John 8:1-11-Chapter 7, verse 53 tells us that most people returned to their homes for the night, but Jesus spent the night on the Mount of Olives. The next morning, He returns to the Temple and again begins to teach the people. It is the last day of the Feast of Booths (7:1). Jesus has already been involved in 2 debates, or discourses (7:14ff; 7:37ff). A 3rd debate begins in 8:1. While He was teaching, a woman caught in “the very act” of adultery (she was actually caught in the act of having sex with the man) was brought before Him by the scribes and Pharisees. They “set her in the midst”…meaning that they made her stand in front of everyone. Pharisees are good at identifying faults and failures…but slow on applying forgiveness. They quote the Law of Moses (which commanded that she be stoned, executed) to Him and ask what He thinks should be done. They were trying to trap Him in a legal error of the Law. How would this have happened? If Jesus had said that she should be stoned, then they might have reported Him to the Roman authorities for having made such a proclamation. Not even the High Priest was granted this right (cf. 18:31)…only the Romans. On the other hand, it is possible that they had observed the compassion and kindness of Jesus, previously. They assumed that His intent would be for the woman to be forgiven of her sin…and proclaim such. However, the Law was clear about what was to happen…she was to be stoned to death (Leviticus 20:10; Deuteronomy 22:22ff). If He said that she should not be stoned…they would immediately accuse Him of having acted in a manner that was contrary to the Law. The Pharisees thought they had set a trap that was a lose/lose situation for Jesus. If Jesus said that she must be stoned…then He would have broken the Roman law. However, if He said that she should not be stoned, then He would have broken the Law of Moses. There was no way He could win this debate, or so they thought. It is important to note that the woman had been caught in “the very act” of adultery…and yet, the man is not brought with her. Both passages mentioned here concerning the Law of Moses stipulate that the woman and the man are to be stoned. Jesus knows from the very beginning of this incident that it is a set-up to trap Him (:6). Jesus takes His time. He is deliberately baiting them in, using their own trap, to trap them. They are so anxious to trap Him that they have not given careful thought to the Law…and they persist in their questioning. The same Law to which they were referring had specific qualifications for such action to be taken. First, there had to be two witnesses to the act (Deuteronomy 17:6), and none had been presented. Second, the two witnesses had to be the ones who threw the first stones (Deuteronomy 17:7). For them to accuse her without witnesses and for them to throw the first stones when they were not the witnesses…would both be an act of sin. So, with this in mind, Jesus told them that the one who had never sinned (was without sin) should be the one to throw the first stone at her to punish her for her sin. Suddenly, it hit them. They couldn’t be the ones to throw the first stone. To do so would require that they give testimony, false testimony, that they had been the witnesses. Third, a Priest had to be present to perform a certain rite:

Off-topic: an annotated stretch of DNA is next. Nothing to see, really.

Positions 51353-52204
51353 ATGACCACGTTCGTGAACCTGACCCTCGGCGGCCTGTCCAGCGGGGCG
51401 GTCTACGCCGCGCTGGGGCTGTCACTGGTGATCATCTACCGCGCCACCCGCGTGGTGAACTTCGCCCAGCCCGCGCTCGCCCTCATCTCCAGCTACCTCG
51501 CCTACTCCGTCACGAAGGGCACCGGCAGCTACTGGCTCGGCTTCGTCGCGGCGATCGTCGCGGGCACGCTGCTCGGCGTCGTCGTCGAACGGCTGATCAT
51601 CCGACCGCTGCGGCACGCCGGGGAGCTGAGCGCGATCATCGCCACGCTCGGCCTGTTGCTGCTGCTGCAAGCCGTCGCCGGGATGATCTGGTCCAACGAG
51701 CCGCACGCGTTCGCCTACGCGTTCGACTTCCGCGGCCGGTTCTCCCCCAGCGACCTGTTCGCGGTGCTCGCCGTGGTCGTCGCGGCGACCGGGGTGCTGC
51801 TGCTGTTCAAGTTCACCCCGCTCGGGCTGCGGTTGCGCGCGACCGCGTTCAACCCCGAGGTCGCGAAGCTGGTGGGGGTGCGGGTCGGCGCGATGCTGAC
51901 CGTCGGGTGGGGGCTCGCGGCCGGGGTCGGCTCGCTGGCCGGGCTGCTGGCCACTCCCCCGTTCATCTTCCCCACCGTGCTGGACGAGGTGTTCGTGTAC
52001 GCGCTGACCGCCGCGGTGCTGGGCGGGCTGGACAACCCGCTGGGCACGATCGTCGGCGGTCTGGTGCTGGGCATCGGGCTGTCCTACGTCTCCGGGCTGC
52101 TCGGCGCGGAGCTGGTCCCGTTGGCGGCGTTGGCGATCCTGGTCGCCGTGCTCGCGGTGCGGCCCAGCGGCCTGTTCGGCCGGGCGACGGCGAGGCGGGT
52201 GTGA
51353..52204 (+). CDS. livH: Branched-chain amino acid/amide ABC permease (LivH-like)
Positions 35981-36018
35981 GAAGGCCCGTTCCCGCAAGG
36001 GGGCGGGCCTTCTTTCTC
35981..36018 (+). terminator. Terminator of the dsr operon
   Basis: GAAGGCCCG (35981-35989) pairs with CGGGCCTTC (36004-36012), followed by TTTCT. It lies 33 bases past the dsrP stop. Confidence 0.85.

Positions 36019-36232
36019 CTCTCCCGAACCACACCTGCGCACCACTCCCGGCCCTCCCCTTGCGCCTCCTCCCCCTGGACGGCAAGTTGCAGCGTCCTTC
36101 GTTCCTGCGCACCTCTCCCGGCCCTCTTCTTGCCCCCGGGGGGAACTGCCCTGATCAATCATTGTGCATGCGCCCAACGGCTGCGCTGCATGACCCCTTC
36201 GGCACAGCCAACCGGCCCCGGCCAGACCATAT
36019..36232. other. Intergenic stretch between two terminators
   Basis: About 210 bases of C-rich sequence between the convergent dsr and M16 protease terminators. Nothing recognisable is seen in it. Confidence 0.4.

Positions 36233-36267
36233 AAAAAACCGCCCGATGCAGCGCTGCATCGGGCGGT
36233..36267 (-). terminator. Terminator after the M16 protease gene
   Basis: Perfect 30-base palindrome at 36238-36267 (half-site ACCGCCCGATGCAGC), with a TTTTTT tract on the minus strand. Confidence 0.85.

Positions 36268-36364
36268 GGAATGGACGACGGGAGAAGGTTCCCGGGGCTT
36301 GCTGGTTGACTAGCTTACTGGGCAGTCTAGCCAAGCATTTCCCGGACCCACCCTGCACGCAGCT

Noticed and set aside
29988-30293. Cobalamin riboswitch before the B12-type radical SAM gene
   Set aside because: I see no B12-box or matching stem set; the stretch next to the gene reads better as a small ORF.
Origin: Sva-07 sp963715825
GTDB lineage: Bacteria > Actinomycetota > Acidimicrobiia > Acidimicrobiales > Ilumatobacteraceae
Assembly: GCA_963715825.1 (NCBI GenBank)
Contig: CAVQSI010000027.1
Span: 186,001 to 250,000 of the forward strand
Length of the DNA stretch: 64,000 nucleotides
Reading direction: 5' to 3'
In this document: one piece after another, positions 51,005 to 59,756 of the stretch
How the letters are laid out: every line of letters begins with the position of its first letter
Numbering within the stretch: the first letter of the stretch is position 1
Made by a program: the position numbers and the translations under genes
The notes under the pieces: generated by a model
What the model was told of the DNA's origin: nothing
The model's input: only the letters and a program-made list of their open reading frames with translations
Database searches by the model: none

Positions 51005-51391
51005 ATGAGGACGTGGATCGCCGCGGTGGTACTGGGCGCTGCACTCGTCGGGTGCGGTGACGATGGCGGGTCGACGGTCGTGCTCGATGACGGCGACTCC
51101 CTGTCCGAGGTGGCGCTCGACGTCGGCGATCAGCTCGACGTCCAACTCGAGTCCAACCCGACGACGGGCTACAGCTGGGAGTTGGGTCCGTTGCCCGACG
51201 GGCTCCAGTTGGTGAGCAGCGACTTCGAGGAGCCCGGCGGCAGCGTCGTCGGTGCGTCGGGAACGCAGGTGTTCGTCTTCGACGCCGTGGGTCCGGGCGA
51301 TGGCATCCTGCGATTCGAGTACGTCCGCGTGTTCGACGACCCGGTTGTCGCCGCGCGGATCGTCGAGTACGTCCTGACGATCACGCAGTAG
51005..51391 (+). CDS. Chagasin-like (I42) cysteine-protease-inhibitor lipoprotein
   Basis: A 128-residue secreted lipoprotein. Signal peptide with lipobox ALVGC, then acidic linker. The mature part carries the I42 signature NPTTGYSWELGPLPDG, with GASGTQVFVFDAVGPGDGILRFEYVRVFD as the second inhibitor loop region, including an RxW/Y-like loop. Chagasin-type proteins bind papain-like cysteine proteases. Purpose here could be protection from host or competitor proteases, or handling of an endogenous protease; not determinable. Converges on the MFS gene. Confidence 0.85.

For information on how adultery was punished see: